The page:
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    Breaking Down A Score For Sight Reading

    Music plays a big part in the holidays, and if you sing or play an instrument, it’s likely that you’re talent will be called upon—maybe even without advance warning! Whether your church choir needs a last-minute sub for the solo line or your cousin insists that you accompany her as she belts out “Chestnuts Roasting on an Open Fire,” you should be ready to sight-read without fear. Here’s what to take note of in the moments before the music begins.

    Time Signature

    Staying together with your fellow music makers is the first priority. Check the time signature, which tells you how many beats are in each measure (bottom number) and what note value gets the beat (top number). Then, be sure you know how you’re starting off. Who will cue or count everyone in? How many prep beats will they give? Will they count in cut time, with a slower note value getting the beat? Finally, scan the music for any changes in the time signature or tempo and circle them.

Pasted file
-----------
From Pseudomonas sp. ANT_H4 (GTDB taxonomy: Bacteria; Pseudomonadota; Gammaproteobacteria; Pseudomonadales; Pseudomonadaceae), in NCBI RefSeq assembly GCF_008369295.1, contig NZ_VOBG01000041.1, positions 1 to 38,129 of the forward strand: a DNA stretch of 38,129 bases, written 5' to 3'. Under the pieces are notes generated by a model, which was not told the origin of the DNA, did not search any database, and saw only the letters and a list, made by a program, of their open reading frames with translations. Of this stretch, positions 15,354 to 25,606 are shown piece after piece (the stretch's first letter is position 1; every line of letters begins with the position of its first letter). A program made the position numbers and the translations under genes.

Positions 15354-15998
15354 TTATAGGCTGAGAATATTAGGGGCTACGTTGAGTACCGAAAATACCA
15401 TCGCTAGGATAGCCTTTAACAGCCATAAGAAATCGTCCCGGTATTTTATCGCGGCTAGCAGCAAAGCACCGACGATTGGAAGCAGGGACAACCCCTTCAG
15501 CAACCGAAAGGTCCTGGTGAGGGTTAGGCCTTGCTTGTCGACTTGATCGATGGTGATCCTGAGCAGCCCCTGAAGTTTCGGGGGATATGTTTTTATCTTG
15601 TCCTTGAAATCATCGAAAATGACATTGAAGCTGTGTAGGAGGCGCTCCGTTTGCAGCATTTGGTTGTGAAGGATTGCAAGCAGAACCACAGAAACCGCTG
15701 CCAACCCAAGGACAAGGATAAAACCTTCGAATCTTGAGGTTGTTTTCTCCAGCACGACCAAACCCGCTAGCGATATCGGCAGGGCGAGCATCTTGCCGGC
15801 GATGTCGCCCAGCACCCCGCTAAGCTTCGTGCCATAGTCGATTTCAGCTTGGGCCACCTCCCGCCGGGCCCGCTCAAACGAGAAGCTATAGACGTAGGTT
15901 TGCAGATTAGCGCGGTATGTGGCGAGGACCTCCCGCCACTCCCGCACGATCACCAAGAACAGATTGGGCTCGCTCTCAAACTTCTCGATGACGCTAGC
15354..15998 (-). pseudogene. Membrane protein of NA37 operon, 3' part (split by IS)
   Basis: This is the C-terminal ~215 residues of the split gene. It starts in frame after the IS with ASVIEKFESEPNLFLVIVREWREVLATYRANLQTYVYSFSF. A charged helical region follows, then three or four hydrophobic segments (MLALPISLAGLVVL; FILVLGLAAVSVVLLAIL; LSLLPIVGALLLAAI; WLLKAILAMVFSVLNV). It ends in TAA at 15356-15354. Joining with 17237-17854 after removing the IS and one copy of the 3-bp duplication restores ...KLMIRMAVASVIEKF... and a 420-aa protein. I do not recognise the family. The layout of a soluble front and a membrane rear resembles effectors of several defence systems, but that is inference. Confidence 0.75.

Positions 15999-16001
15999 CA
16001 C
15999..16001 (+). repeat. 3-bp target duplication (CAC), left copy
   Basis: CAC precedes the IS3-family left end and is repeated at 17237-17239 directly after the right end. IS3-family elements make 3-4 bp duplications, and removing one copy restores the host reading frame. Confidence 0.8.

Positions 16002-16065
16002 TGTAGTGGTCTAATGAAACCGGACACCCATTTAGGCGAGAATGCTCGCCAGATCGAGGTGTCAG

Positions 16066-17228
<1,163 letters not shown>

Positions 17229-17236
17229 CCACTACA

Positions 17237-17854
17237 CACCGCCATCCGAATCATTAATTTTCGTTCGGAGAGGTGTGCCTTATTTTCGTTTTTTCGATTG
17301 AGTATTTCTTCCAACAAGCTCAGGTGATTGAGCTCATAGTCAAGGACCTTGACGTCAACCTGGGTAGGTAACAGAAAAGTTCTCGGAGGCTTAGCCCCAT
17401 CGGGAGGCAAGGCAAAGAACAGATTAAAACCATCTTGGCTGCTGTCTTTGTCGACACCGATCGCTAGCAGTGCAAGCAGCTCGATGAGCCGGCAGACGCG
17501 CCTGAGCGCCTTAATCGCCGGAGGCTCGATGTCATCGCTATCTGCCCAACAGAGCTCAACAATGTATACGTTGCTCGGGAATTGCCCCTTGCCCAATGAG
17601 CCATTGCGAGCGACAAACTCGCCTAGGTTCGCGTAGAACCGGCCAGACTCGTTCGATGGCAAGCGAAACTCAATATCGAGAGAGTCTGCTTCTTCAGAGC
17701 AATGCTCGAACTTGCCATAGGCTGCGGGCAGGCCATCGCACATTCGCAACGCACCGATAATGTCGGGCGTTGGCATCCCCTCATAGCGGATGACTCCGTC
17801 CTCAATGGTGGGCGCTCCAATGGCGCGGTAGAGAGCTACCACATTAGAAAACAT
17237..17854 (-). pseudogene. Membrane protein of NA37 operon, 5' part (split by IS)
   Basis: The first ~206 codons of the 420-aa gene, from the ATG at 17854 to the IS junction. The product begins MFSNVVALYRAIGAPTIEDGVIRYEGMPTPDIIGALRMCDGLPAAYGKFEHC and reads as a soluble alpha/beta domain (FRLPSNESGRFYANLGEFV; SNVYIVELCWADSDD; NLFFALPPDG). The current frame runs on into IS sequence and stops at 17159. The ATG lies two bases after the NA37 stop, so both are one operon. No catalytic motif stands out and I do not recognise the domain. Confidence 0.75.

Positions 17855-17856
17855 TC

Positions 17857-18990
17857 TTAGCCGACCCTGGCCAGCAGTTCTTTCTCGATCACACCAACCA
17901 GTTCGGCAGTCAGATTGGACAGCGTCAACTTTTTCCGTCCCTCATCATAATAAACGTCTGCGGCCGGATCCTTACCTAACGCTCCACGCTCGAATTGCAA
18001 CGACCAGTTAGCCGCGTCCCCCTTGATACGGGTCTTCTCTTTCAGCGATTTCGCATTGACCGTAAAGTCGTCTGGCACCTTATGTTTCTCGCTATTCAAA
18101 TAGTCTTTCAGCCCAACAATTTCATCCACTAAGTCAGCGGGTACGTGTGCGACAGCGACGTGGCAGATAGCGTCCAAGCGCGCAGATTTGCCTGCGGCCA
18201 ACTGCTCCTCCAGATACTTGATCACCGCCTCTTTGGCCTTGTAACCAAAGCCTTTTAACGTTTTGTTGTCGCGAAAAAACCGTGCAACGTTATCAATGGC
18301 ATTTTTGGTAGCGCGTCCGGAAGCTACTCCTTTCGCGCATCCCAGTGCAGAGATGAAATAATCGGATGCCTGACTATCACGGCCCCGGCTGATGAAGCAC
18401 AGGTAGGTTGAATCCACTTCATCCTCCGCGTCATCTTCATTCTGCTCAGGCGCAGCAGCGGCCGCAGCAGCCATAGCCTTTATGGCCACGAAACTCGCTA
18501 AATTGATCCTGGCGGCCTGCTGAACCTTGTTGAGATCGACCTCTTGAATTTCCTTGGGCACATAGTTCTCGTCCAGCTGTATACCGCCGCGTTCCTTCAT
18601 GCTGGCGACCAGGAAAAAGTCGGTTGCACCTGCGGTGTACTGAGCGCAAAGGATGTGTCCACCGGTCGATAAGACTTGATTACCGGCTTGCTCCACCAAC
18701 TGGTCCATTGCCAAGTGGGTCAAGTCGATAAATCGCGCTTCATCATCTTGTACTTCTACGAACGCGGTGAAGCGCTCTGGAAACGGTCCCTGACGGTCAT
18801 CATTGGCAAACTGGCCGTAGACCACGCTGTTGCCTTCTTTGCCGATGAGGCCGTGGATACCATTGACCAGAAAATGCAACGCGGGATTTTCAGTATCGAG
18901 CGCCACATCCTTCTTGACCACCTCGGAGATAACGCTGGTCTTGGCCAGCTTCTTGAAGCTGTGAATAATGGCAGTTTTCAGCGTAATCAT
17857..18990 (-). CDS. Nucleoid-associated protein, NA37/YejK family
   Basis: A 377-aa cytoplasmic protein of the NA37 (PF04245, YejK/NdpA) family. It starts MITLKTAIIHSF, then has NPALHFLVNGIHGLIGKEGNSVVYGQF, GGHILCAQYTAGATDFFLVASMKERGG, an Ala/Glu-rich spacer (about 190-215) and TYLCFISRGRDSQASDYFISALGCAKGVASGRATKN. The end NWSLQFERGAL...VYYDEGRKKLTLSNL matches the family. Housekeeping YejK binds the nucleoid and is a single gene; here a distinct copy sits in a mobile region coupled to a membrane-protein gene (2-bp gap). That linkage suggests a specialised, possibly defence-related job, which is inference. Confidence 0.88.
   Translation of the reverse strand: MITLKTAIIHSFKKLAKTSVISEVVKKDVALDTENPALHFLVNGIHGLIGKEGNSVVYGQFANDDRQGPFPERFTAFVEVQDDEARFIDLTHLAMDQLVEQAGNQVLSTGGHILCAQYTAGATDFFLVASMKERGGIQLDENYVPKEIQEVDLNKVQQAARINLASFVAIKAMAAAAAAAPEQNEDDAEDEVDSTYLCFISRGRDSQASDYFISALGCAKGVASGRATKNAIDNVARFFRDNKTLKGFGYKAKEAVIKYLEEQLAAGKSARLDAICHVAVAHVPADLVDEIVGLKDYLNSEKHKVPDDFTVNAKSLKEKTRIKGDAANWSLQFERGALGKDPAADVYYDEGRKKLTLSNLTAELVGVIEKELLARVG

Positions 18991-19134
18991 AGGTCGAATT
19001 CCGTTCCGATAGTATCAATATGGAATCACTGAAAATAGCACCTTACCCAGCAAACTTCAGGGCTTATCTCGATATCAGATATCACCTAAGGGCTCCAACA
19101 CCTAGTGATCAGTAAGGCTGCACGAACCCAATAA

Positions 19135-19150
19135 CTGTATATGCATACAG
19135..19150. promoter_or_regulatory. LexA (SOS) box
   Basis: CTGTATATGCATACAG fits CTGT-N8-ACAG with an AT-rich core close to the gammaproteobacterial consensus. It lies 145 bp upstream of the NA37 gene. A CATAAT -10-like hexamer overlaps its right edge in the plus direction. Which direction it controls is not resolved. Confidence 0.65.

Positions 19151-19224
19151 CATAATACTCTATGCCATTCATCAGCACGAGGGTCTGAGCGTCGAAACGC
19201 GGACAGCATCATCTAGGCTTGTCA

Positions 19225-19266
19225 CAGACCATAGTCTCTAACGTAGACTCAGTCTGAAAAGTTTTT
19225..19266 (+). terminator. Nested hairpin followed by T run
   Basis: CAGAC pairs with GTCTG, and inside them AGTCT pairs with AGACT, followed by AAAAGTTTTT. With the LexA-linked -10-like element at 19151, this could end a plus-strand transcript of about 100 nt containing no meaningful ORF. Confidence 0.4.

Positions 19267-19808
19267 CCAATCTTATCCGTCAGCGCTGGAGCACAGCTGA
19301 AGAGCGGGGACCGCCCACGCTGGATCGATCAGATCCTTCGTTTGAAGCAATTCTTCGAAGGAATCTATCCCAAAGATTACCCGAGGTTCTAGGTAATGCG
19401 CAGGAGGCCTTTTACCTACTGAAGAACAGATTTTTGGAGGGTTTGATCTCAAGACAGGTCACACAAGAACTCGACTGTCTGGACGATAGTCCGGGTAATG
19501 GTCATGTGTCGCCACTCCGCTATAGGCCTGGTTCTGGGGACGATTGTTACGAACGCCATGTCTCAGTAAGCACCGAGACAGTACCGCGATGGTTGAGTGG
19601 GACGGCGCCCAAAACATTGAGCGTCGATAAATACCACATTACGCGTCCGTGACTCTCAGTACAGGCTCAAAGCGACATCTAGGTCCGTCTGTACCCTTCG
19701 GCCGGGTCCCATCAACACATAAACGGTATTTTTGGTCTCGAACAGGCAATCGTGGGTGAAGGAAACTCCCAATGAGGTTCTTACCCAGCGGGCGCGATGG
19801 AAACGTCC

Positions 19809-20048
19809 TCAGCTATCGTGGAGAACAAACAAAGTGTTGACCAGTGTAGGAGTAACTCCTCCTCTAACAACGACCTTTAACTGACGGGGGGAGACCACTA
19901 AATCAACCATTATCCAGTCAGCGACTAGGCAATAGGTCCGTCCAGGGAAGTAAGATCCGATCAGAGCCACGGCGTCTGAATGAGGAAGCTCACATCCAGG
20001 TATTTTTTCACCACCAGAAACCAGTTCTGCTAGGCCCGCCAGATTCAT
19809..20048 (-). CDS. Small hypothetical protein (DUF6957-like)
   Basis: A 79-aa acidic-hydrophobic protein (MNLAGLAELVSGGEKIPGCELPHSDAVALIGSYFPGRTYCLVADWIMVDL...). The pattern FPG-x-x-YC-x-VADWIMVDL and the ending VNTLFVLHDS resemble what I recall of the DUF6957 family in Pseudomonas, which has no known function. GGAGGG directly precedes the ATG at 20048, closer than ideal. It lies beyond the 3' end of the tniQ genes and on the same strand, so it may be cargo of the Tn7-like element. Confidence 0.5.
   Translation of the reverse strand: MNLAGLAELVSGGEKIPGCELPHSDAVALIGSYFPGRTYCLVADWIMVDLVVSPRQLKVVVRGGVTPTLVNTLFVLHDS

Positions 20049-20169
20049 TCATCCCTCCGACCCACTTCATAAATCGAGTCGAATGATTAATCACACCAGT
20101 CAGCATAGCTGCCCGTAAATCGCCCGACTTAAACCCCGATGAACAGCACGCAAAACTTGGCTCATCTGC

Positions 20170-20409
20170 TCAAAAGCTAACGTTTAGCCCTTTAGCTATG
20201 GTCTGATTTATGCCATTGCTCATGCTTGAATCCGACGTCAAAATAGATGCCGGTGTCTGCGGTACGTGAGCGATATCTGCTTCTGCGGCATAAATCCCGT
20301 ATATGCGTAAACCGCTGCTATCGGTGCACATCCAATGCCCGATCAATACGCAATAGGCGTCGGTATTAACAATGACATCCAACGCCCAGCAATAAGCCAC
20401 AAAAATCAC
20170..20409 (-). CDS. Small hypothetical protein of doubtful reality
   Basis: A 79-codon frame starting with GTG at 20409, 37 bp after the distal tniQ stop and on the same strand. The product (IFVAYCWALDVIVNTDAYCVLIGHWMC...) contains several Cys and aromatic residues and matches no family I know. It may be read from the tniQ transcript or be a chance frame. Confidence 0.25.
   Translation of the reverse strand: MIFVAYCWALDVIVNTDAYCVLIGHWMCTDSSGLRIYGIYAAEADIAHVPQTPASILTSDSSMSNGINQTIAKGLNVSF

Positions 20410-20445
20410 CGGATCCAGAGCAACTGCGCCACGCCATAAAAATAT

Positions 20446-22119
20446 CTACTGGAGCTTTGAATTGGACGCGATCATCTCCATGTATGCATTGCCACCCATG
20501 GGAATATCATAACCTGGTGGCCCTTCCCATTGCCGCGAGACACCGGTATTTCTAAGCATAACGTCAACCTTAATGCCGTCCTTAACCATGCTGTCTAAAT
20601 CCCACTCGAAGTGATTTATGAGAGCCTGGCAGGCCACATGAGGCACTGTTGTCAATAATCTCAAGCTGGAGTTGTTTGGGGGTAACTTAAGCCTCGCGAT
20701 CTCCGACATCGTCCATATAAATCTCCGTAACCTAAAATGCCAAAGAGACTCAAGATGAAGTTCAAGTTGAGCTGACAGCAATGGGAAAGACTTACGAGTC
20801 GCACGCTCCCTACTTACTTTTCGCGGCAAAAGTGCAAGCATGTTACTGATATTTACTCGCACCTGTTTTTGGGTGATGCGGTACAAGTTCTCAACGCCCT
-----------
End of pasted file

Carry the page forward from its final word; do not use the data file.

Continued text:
Key Signature and Accidentals

    The key signature tells you which flats or sharps are in the piece; the flat or sharp symbols appear on the lines or spaces corresponding to the affected notes. Remember that the key signature may change entirely in the middle of the piece—circle those changes right away so you won’t be caught playing off-key! You may also come across accidentals, which are deviations from the key signature marked with a flat, sharp, or natural symbol to the left of the affected note. Accidentals remain in effect for the rest of the measure unless otherwise marked.

    Roadmap

    To stay on course, you’ll need to be on the lookout for any repeats, signs (), and coda markings (). Repeats are straightforward—play the section within the repeat signs twice. The others get a little more complicated, but you’ll be able to translate any directions with these basics: D.C. (Da Capo) means return to the beginning, D.S. (Dal Segno) means return to the sign, al means “until,” a coda is passage that ends the piece, and fine tells you to end after having repeated a particular section. For example, if you see D.C. al Fine, return to the beginning and play until you come to the Fine marking.

    Test your sight-reading skills with this holiday song!

    [Reprinted From: http://makingmusicmag.com/]

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